Key milestones and decision points in all four stages of permit approvals (strategic, statutory, post-permit and building) will be recorded to allow better identification of bottlenecks and further opportunities for improvement.
There also needs to be a stocktake of the different councils’ IT process management systems. More work is needed to define what is best practice and the pathways different councils can follow to upgrade their systems.
More comprehensive use of a digital portal for applications that ensures they are decision-ready before they are assessed would deliver significant efficiencies.
While a State-wide system or network of compatible systems is a widely supported end goal, existing council systems are at various stages of development. Joining up the varied systems will not be easy. In the first instance the DELWP Planning portal can give access to each council’s planning permit applications, just as they currently link to local planning schemes.
A recurring theme in stakeholder feedback was the need for improved capabilities in councils and other decision-making bodies and participants in the approvals system.
This program aims to address these issues by providing the resources, support, guidance and training required by councils and users of the system. This will involve the establishment of Regional Planning Hubs to provide additional resources for councils and facilitate training and regional collaboration.
The DELWP regional office network offers an opportunity to create Regional Planning Hubs that can provide short-term resource support, address peak workloads, provide specialist support and a centre for training. These Hubs would support both the strategic and statutory functions of councils.
The nature of the support they offer will vary between regions based on their specific needs. For example, some regions may require more support for strategic planning than statutory planning. Some may require more support from heritage, native vegetation or drainage experts than others.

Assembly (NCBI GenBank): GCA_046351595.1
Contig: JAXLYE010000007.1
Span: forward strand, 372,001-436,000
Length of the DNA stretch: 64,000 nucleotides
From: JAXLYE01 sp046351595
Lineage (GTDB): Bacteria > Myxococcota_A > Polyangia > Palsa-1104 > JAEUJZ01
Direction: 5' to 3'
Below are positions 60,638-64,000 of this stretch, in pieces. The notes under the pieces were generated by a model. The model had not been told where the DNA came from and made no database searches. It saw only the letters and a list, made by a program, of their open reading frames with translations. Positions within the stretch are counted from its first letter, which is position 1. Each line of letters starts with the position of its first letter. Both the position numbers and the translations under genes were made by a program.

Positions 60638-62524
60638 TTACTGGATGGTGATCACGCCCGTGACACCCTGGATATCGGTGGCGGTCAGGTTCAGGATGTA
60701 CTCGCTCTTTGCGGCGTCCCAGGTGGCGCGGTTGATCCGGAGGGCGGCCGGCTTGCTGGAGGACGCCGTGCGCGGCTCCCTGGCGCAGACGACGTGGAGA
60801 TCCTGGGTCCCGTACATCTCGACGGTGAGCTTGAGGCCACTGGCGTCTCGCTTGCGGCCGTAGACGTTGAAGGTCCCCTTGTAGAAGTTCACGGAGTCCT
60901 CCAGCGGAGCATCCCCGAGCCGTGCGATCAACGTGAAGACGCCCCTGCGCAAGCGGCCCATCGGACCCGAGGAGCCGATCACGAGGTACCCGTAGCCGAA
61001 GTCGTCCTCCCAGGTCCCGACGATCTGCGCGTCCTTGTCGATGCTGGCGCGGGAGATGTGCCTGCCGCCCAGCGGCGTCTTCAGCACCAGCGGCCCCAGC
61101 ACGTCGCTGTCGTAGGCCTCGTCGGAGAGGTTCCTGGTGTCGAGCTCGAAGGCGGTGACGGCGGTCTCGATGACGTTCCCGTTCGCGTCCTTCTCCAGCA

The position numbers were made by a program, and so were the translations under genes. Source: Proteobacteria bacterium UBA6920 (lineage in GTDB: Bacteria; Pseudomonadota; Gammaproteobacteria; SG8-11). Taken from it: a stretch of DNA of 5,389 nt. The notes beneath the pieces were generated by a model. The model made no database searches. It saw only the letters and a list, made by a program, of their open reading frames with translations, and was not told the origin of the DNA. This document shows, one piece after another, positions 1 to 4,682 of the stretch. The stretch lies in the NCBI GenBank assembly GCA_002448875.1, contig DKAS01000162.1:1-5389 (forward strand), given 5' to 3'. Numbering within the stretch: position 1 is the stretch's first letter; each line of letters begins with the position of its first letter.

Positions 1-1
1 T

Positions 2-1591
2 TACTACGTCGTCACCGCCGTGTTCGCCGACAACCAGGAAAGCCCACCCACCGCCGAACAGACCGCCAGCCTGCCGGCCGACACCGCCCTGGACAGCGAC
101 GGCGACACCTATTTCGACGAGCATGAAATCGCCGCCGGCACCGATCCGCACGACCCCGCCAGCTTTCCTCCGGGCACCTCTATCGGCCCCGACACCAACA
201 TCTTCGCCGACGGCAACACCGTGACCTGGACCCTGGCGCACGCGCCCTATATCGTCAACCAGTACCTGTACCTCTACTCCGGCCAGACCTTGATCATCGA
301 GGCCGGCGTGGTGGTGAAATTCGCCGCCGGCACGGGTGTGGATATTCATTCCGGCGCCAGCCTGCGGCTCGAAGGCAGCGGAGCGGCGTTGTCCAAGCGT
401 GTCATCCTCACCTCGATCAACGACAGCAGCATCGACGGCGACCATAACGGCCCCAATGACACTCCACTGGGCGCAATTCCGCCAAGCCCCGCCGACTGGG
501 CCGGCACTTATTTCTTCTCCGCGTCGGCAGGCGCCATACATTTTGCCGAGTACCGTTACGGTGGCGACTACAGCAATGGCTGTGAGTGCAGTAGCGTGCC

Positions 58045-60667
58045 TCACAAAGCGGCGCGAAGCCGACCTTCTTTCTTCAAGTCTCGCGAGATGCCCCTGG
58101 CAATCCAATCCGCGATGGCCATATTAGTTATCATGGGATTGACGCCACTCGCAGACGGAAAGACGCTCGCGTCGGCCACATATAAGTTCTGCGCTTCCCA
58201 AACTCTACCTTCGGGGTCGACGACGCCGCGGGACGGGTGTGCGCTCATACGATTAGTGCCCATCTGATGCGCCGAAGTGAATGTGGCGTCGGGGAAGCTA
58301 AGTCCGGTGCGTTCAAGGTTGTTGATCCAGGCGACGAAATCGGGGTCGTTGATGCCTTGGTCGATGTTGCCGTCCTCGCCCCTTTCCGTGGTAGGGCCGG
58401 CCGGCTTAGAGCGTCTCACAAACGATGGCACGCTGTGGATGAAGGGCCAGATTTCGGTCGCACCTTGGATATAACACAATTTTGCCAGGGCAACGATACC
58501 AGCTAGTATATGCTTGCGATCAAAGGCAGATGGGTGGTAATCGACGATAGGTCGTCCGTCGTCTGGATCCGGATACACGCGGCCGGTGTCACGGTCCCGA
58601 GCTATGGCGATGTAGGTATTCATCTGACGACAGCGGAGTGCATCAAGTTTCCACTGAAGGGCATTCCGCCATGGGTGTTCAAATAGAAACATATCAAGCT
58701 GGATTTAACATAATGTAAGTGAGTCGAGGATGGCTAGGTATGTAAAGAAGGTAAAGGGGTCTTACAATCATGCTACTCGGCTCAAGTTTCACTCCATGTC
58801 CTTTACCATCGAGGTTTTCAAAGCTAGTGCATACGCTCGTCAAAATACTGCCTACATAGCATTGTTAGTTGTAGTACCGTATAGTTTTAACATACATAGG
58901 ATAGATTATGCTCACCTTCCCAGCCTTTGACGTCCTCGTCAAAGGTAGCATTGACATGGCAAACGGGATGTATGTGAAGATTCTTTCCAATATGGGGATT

Based on existing best practice in some councils (see successful efforts in Gippsland and among the Wimmera councils), these would be most effective if established at a regional level. This would support the establishment of the “communities of practice”. The Regional Planning Hubs would be a logical channel through which DELWP could convene and support collaboration between councils in a region.
Improved guidance material is an important mechanism for ensuring that best practice is established across the State regarding how similar matters are managed and decided. Up to date and user-oriented documentation will promote best practice as common practice and underpin the provision of new education and training pathways.
A system can only operate efficiently when people who operate it perform at their best. Shortages of skilled people, particularly in regional areas in the planning and the building areas were consistently raised. This program aims to increase training opportunities in key areas, such as the application of permit conditions, expanding training for councillors and staff and developing programs to increase the attractiveness of the planning, engineering, building surveying and building inspection professions.